In “Spain (Un)Censored,” MOMA presents a series of 20 films made during Franco’s 35-year dictatorship, from early efforts like Furrows (1951) and Welcome, Mister Marshall! (1952), which explored rural poverty at a time when it was rarely seen or discussed, to The Cuenca Crime (1979), a graphic depiction of torture and repression made after Franco’s death, but before Spain’s full transition to democracy. All of the films in the series were created under the thumb of the Spanish censors, who restricted formal innovation and most overtly political or sexual content. Directors were forced to turn to more subtle means of getting their point across—symbolism, innuendo, and gentle irony—or risk having their work banned.
While members of the Generalissimo’s Movimento Nacional were busy promoting “traditional” family values and Roman Catholicism, filmmakers quietly chipped away at these notions of decency, partly by exploring the true plight of young people under Franco.(“It is curious that many of these films show extremely violent filial relationships,” the curator Marta Sanchez dryly observes.) Nine Letters to Bertha (1965), directed by Basilio Martin Patino (who will appear at MOMA on October 19 to discuss the film), a 15-year-old student studies abroad in Swinging London for a year. Upon returning home, he subsumes his longing for England’s cosmopolitan freedom in a series of letters to Bertha, the daughter of a Spanish exile. The Delinquents
(1959) depicts a group of boys who form their own ironic counterpart to Franco’s fascist youth movement, roaming the streets like the Sharks and the Jets and pursuing their dream of becoming bullfighters—one of the only avenues of social mobility open to them—by pulling off a variety of incredible and not-so-incredible heists.
Luis Buñuel’s Viridiana (1961) lifts a bold middle finger to the Spanish establishment in almost every frame. eponymous teenage heroine keeps a crown of thorns in her valise when she travels. is studying to become a nun, and her Mother Superior orders her to visit a dying uncle before she takes her vows. “Try to show him some affection,” the teacher urges her disciple, in the first of a profusion of crude allusions that led to the film’s rejection by the Spanish censors (it was finally smuggled out to France, where it played at Cannes to great acclaim).Viridiana arrives at her Tio Jaime’s house to find that he is fixated on his dead wife, whose dainty bridal pumps he likes to slip onto his feet in moments of loneliness or passion. He and his mild maid Ramona, who acts as his procuress, convince Viridiana to dress up like her aunt, and soon the girl is drugged and either raped or not raped by her uncle (he never quite comes clean), who proceeds to hang himself. Viridiana inherits his property and innocently invites a group of deformed peasants to live with her on the estate. Inevitably, these objects of Viridiana’s Christian charity run amok, staging a blasphemous orgy that culminates in yet another sexual violation of their benefactress. They are the old Spain raping the new, an assertion of the robust sexuality and anti-clerical values that existed before Franco and were destined to rise again after his demise.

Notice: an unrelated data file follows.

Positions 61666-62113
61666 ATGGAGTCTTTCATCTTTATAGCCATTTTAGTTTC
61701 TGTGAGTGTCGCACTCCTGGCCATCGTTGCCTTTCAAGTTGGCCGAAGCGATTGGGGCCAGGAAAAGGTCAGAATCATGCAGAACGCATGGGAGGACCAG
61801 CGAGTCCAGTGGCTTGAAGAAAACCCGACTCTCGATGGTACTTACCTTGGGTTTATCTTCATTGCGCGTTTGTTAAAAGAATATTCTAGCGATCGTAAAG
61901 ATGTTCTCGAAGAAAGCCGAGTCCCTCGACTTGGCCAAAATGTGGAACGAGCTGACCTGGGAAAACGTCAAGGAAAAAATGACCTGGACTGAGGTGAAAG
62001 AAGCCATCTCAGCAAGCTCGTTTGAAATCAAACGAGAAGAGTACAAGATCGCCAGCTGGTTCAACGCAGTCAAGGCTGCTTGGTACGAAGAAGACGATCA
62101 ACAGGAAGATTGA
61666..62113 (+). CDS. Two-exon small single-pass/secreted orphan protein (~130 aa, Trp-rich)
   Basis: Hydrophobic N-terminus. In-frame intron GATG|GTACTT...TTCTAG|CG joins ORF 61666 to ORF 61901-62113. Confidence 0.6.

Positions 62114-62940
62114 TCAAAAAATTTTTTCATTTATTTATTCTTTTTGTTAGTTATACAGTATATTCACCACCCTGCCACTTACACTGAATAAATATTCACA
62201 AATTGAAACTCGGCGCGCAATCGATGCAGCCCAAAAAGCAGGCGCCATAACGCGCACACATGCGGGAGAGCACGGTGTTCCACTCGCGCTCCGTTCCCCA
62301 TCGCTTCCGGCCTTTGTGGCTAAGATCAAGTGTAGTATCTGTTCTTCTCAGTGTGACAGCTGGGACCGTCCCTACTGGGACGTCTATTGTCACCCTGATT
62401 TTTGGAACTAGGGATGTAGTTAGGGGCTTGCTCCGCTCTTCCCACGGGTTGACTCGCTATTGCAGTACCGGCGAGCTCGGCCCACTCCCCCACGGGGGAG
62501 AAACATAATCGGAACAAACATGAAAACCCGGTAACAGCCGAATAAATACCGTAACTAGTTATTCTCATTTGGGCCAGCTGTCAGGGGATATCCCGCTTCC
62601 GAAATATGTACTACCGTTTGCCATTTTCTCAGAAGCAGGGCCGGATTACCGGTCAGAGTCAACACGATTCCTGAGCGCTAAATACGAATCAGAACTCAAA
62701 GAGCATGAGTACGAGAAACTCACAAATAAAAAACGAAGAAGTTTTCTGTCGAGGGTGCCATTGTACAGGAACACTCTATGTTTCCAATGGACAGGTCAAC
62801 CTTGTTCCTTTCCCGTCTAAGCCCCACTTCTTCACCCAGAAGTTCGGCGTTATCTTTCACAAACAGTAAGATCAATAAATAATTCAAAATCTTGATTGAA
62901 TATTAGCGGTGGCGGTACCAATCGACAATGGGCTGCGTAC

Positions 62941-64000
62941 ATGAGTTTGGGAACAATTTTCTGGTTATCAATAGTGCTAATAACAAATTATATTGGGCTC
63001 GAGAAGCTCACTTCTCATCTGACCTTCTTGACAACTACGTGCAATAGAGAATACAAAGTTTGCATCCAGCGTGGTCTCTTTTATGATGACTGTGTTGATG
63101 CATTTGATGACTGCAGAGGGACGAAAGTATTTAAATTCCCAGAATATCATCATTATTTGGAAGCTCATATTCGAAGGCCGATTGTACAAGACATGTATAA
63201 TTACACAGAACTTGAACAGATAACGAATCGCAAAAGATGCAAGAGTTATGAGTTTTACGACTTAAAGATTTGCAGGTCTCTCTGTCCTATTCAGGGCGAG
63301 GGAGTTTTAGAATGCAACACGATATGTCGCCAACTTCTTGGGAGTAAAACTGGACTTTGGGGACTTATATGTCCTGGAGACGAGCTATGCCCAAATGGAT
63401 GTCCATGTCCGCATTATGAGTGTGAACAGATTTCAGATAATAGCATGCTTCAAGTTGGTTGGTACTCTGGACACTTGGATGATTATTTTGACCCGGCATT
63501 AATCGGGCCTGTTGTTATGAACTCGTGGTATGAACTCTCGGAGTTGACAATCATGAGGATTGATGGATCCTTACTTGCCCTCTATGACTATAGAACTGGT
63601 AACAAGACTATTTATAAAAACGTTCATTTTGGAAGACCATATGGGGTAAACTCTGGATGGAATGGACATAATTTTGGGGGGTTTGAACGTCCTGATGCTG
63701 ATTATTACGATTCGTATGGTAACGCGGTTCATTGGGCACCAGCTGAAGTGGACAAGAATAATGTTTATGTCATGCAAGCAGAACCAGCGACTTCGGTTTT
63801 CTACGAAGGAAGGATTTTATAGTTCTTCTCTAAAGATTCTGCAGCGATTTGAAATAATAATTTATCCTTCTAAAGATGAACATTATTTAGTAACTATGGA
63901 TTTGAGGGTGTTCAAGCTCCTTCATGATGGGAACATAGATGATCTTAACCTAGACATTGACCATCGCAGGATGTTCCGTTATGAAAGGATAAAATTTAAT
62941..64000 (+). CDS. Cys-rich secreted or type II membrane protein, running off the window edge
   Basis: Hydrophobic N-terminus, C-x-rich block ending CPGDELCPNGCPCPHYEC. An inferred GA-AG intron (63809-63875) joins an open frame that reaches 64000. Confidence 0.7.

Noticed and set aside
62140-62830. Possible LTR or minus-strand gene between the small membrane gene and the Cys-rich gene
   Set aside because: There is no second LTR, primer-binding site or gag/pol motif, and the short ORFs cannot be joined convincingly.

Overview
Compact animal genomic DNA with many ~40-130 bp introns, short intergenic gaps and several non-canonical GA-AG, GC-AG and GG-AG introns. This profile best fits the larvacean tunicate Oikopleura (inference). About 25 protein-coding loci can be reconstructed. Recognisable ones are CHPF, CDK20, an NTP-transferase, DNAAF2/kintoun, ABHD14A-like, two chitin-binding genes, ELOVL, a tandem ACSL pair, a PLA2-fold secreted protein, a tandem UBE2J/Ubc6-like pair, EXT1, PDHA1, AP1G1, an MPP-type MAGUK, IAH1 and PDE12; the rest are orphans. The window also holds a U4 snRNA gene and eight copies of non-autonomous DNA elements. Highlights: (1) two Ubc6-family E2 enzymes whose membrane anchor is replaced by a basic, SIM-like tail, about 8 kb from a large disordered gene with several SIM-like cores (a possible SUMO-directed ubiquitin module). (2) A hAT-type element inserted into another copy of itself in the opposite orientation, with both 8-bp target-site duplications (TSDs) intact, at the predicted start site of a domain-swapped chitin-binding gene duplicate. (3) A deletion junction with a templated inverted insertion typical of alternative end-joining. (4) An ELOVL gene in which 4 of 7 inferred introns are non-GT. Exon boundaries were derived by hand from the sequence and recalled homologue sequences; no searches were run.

Films starring children were a familiar subgenre of Spanish cinema by the 1970s. Often, these were cutesy, stylized productions in which the child actors’ voices were overdubbed by adults affecting a squeak. Victor Erice’s quiet 1973 masterpiece The Spirit of the Beehive, an obvious influence on Pan’s Labyrinth, revolutionized the genre by allowing children to speak for themselves and examining their inner lives with both decency and wonder. Its wispy plot deals with a family living on a remote Castilian plain, struggling with the after- effects of the Spanish Civil War. While their elderly father and young mother are preoccupied with other matters (beekeeping and adultery, respectively), sisters Isabel (Isabel Telleria) and Ana (a grave, astonishing young actress named Ana Torrent) are left to their own devices. After a village screening of James Whale’s Frankenstein, Ana becomes haunted by the image of the monster, which she believes she has discovered when a fugitive soldier escapes to a field near her house.
In Spirit, Ana’s innocence is crushed just as thoroughly as Viridiana’s, but by the monstrosity of war and the even more monstrous peace that followed.